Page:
And remember, when assessing Rojas, the Mets have had a simply bizarre start to the season. They didn’t play the first series due to the Nationals getting infected with COVID. They had a suspended game after three batters and a rain out. At one point, they had played five games and had five games postponed. Despite that, he has his team ready to play, and they seem primed to take off.

Overall, Rojas isn’t perfect, but no manager is. He is still growing into the job, and he is learning. Overall, he has a real skill-set to thrive in this job, and he is doing many thing which are helping the Mets win games. This is not a manager in over his head. Rather, this is a manager who knows exactly what he’s doing, and the Mets are better off for having him in the dugout.

Marcus Stroman Steps Up In Mets Win

Much was made about Marcus Stroman‘s availability (and even his heart and dedication) after he said he couldn’t make a start after his facing three batters in a suspended game. He felt good after a bullpen and declared himself good to go on one days rest.

He was brilliant.

Stroman didn’t allow a hit until the fourth. A runner didn’t reach scoring position until two outs in the fifth. Just when you thought he was tiring in the sixth, he got Rhys Hoskins to hit into an inning ending double play.

His final line would be 6.0 IP, 4 H, 0 R, 0 ER, 0 BB, 3 K. He would also get the win.

After getting the game winning RBI in the first half of the doubleheader, Jonathan Villar would do it again in the second half albeit in far less dramatic fashion.

Much like Stroman, Aaron Nola was pitching great making this a pitcher’s duel. It would take Jeff McNeil BARELY beating out an infield single to get a rally started.

The Mets might’ve caught a break there, and for seemingly the first time all season, they took advantage. Kevin Pillar followed with a single, and then Villar hit a flat Nola curve for an RBI double.

Nola plunked Tomas Nido, and Stroman would strike out. Brandon Nimmo would then come up and hit the first pitch from Nola into a two RBI single. That gave the Mets a 3-0 lead.

It was Nimmo again in the sixth. Nido would triple, and Stroman got for himself and drew a walk. Nimmo would then drive Nido home with another RBI single extending the Mets lead to 4-0.

Jeurys Familia came on to pitch the seventh in a non-save situation. In typical Familia fashion, it was an adventure, but he got the job done.

The Mets are now over .500 for the first time this season, and they have their first shutout. Their starting pitching has been great with Nimmo arguably being better. Things are getting really fun right now.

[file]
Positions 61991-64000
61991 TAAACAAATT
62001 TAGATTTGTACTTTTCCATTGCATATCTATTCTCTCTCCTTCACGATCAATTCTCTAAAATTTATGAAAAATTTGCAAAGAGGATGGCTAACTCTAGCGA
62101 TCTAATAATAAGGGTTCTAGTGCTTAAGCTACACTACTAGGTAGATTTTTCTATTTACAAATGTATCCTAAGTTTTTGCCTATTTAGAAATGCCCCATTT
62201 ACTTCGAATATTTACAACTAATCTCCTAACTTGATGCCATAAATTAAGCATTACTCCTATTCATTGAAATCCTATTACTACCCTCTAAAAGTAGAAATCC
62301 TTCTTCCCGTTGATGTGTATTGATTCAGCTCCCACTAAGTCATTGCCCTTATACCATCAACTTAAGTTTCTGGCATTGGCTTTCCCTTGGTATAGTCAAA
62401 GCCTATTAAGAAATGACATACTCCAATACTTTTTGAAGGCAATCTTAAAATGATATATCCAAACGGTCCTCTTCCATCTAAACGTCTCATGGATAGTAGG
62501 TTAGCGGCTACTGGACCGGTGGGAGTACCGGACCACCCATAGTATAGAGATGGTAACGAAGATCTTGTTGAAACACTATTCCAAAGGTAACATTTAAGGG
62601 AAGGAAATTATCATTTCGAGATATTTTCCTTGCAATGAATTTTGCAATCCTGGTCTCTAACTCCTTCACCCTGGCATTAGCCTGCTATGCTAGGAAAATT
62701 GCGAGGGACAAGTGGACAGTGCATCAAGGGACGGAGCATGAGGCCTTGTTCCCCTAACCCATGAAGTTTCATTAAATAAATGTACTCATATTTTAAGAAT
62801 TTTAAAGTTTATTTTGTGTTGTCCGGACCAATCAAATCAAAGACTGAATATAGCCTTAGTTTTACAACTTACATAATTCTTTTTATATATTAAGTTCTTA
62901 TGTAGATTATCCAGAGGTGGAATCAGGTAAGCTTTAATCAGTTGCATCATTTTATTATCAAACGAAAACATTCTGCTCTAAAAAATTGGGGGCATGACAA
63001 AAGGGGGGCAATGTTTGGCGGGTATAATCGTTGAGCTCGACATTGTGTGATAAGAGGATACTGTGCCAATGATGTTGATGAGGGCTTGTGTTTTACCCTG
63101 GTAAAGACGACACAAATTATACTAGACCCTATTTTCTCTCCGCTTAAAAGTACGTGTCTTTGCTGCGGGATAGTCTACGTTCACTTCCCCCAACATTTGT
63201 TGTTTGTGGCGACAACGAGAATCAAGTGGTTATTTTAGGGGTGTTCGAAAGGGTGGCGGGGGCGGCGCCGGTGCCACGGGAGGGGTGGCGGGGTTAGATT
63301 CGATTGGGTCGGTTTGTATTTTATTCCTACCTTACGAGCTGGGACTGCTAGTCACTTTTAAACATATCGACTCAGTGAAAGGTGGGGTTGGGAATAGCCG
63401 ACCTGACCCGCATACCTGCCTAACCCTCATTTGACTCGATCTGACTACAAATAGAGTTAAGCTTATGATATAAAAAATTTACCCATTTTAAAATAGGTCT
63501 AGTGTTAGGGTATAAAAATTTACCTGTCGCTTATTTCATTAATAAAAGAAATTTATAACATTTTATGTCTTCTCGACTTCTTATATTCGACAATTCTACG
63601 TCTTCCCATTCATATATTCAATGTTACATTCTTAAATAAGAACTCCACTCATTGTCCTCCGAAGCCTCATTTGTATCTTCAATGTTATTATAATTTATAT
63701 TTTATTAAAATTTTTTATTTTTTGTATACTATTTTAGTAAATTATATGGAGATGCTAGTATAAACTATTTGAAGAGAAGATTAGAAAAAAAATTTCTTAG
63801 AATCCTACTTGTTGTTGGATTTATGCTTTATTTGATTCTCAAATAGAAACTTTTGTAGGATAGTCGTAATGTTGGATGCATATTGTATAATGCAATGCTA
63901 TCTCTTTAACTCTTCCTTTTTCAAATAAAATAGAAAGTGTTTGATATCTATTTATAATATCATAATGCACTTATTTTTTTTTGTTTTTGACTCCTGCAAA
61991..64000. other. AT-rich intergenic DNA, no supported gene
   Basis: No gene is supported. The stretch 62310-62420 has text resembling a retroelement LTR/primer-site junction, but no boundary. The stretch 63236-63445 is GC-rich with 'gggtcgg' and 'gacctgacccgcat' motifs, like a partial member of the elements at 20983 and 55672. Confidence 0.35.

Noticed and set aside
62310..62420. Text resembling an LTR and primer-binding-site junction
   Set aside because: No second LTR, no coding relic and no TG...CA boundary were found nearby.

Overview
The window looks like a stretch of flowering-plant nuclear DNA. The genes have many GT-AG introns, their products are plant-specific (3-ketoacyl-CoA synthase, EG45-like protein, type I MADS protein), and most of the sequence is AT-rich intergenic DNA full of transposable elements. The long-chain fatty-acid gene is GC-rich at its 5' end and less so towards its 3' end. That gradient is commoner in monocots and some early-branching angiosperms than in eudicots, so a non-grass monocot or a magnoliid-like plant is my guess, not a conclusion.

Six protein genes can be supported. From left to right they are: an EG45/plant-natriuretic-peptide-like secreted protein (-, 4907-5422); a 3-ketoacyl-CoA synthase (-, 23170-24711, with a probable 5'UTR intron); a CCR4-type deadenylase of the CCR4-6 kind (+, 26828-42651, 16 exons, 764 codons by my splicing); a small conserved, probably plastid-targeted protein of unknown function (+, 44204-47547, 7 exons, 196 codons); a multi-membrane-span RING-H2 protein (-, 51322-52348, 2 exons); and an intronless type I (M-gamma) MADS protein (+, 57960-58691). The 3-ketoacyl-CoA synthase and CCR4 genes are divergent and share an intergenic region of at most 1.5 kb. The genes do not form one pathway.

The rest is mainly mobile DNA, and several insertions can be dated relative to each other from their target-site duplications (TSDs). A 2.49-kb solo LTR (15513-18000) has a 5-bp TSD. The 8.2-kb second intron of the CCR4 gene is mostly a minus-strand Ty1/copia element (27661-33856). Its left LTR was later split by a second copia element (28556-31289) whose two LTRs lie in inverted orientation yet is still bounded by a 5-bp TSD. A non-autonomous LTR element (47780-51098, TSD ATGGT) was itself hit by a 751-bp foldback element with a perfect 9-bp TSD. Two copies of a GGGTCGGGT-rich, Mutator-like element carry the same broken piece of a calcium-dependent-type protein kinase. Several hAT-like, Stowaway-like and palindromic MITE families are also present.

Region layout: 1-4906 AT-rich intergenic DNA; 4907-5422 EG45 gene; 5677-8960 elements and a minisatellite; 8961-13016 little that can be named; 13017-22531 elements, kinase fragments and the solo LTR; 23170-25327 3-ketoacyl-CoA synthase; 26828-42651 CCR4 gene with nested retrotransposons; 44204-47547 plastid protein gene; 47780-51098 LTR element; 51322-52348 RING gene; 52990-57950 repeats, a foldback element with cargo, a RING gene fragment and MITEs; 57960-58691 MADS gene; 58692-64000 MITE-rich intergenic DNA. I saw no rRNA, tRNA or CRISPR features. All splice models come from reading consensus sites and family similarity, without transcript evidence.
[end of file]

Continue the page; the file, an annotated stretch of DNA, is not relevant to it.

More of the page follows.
Game Notes: Stroman has allowed just one earned over 12.0 innings this year. He’s the only Mets starter so far to earn a win this season. Michael Conforto sat out after getting HBP in the first game. The x-rays on his wrist were negative.

Mets Walk It Off In The Eighth

After the rain-out yesterday, the New York Mets started Taijuan Walker, who was great for four innings. For the second straight start, Walker’s velocity was up, and he was throwing strikes.

Walker got into trouble three times. In the second, Alec Bohm led off the inning with a double, but Walker limited the Philadelphia Phillies to just one run. In the fourth, it was Bohm again who started a rally; this time drawing a one out walk. Didi Gregorius would follow with a single, but Walker got out of the inning by inducing Jean Segura to hit into an inning ending double play. The third time would happen in the fourth, but by that time, the Mets already had a lead.

Walker needed to get out of those jams too because the Mets reconfigured line-up still wasn’t scoring many runs or creating many opportunities. We were going to see it the other day, but we officially saw Michael Conforto dropped to sixth in the order with Dominic Smith and Jeff McNeil moving up to third and fifth respectively.

In the first, it looked like genius. As is usual, Brandon Nimmo would lead-off the game with a walk. He would then come home to score when Dominic Smith hit a one out two run homer against Phillies Chase Anderson.

That meant Walker and the Mets had a lead going into the top of the fifth. At that point, Home Plate Umpire Joe West, fresh off his defamation suit victory over Paul Lo Duca, stopped being able to tell the difference between balls and strikes. To be fair to West a bit, Walker got a bit wild, and he wound up walking back-to-back hitters after striking out Andrew Knapp to start the inning.